In re Rowe Furniture; Case No. 06-11143-SSM; March 4th, 2008 This matter was before the court on the motion by Riverside Claims, LLC (“Riverside”) to allow a total of thirteen claims it filed after the claims bar date as amendments of claims that were timely-filed in the related case of the debtor’s parent holding company. Riverside had filed claims in the parent companies case, but after the claims bar date for this case had run, and on the last day to object to the claims in the parent companies case, the parent company objected to the claims on the grounds
Clark et al. V. TransUnion, LLC, EDVA-Richmond, December 9, 2016, 3:15-cv-391 The Fair Credit Reporting Act requires consumer reporting agencies to “clearly and accurately” disclose to consumers “the sources of information” in their credit files. 15 U.S.C. Section 1681g(a)(2). In this case, the defendant, TransUnion, provided a credit filed that listed two civil judgments. The credit report listed the sources of the judgments as “Henrico District Court” and “Virginia Federal Court.” One of the judgments was entered against the Plaintiff in November of 2008, but was appealed and ultimately dismissed. TransUnion purportedly failed to conduct a “timely and reasonable re
Bieber, ex al v. Pioneer Credit Recovery, Inc. (EDVA Case No. 1:16-cv-804, January 11, 2017) This was a class action that stemmed out of a collection letter sent by Pioneer alleging various allegations of false representations, false implications, and that Pioneer used unfair and unconscionable means to collect a debt, all violations under the Fair Debt Collection Practices Act, 15 U.S.C. 1692e et seq. The Court first tackled the issue of whether or not the Plaintiff has standing to sue under Article III, an issue recently addressed by the Supreme Court in Spokeo, Inc. V. Robbins. To that end, the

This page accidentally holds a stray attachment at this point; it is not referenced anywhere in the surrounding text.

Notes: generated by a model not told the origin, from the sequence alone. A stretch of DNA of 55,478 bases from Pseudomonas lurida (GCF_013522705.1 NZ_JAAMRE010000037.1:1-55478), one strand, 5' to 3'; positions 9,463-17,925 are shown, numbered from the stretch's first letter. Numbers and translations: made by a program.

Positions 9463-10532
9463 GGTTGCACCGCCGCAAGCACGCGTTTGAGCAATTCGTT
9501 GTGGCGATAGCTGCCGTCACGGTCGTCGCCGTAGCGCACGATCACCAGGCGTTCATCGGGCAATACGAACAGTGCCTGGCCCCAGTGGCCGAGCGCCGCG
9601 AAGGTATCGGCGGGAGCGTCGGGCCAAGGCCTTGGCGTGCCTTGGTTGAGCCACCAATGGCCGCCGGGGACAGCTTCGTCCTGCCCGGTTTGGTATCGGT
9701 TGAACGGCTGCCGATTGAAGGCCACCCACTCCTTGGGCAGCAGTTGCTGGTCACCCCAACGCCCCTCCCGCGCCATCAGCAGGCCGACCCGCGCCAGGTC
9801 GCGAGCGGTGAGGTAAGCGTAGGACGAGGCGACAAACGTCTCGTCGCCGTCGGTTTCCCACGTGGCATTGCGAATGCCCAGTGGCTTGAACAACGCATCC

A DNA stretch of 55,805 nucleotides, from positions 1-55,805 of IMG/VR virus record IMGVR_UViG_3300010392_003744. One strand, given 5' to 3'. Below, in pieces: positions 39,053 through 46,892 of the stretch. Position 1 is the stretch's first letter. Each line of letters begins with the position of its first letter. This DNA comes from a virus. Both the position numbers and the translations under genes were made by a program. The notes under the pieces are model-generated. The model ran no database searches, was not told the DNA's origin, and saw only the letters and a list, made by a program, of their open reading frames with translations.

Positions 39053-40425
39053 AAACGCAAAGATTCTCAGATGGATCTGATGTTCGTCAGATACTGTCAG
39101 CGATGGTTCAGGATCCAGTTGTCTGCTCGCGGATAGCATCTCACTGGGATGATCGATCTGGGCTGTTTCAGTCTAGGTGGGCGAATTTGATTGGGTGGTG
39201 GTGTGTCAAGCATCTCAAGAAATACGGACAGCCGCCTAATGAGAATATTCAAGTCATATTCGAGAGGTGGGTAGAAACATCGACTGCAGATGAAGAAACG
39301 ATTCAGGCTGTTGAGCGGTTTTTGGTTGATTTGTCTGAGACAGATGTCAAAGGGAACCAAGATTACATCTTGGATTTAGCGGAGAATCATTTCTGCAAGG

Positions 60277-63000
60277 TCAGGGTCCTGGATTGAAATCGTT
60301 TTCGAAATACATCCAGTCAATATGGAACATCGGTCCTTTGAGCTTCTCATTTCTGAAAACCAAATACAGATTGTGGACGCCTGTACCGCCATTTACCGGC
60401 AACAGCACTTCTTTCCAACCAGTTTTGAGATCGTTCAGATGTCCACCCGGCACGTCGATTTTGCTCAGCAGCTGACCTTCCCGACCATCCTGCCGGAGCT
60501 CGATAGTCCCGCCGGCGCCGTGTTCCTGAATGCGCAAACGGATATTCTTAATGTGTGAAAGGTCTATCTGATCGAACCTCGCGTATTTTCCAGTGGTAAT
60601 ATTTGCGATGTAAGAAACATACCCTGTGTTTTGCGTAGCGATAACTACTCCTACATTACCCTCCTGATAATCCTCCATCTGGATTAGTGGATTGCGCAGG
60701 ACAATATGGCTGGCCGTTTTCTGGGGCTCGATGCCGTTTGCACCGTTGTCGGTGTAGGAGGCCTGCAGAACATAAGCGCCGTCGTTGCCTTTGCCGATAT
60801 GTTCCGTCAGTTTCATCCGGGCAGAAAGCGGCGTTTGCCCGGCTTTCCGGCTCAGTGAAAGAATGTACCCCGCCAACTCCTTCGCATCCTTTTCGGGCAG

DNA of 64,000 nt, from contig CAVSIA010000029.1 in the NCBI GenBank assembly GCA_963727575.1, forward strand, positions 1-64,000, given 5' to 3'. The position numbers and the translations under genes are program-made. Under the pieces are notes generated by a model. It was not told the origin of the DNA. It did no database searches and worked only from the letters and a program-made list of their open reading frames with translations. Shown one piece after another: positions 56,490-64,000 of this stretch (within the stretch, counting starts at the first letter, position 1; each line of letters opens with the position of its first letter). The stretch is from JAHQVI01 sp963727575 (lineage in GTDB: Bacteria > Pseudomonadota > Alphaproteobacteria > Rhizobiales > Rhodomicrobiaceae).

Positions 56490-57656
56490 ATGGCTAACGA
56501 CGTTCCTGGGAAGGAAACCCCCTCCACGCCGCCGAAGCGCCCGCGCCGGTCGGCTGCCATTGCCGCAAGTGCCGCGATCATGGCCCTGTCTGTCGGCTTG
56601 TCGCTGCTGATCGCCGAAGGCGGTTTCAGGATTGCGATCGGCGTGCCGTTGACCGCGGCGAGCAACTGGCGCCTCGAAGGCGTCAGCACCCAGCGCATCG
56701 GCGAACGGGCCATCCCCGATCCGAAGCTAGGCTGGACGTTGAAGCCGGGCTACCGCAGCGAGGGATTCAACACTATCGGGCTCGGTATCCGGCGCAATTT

Burke v. Experian Information Solutions, Inc., 1:10-CV-1064 AJT/TRJ, 2011 WL 1085874, at *4 (E.D. Va. Mar. 18, 2011) Mr. Burke had sued his mortgage servicer, Litton Loan Services, and reached a settlement whereby the servicer agreed to “delete the trade line” on Mr. Burke’s credit report. Later, when Mr. Burke obtained a copy of his credit report, he found that information relating to his mortgage remained on his credit report. Mr. Burke sent a dispute to Experian stating that the entry should not be on the credit report and invited Experian to call him. Mr. Burke was unable to provide
Ross v. FDIC, 625 F.3d 808 (4th Cir 2010) The Plaintiff’s ex-husband originally took out a mortgage loan, though ultimately quit-claimed his interest to his Plaintiff prior to their marriage. At some point after the two were married,the relationship soured and the Plaintiff obtained a protective order against her ex-husband. As part of the divorce, the Plaintiff obtained an order naming her as the property’s owner, though her ex-husband retained sole responsibility for the loan. Ross contacted Washington Mutual (the original servicer) about this arrangement and confirmed that she still received the mortgage statements and the 1098 tax deduction forms.
Damages under the Fair Credit Reporting Act include economic damages as well as damages for humiliation and mental distress
Robinson v. Equifax Info. Servs., LLC, 560 F.3d 235 (4th Cir. 2009) Ms. Robinson had her identity stolen and the thief opened up fraudulent accounts in her name and under Ms. Robinson’s social security number. Shortly after discovering that she had been a victim, Ms. Robinson filed a police report, called the Federal Trade Commission hotline and opened a case, and spent the next five months trying to correct the mistakes on her credit report. Equifax mistakenly placed Robinson’s address and social security number on three credit files established by the identify thief, each of which contained derogatory credit accounts.
- The Standard for Sanctions for Violating Discharge
- Discharge Denied When Debtor’s Case Fails the Smell Test
- Report Must Contain an Inaccuracy to Be Actionable Against Credit Bureaus
- Failure to Mark Tradeline “Disputed” is a Violation of the FCRA
- Duty to Investigate Dispute Remains Whether or Not Consumer Responds to Request for Information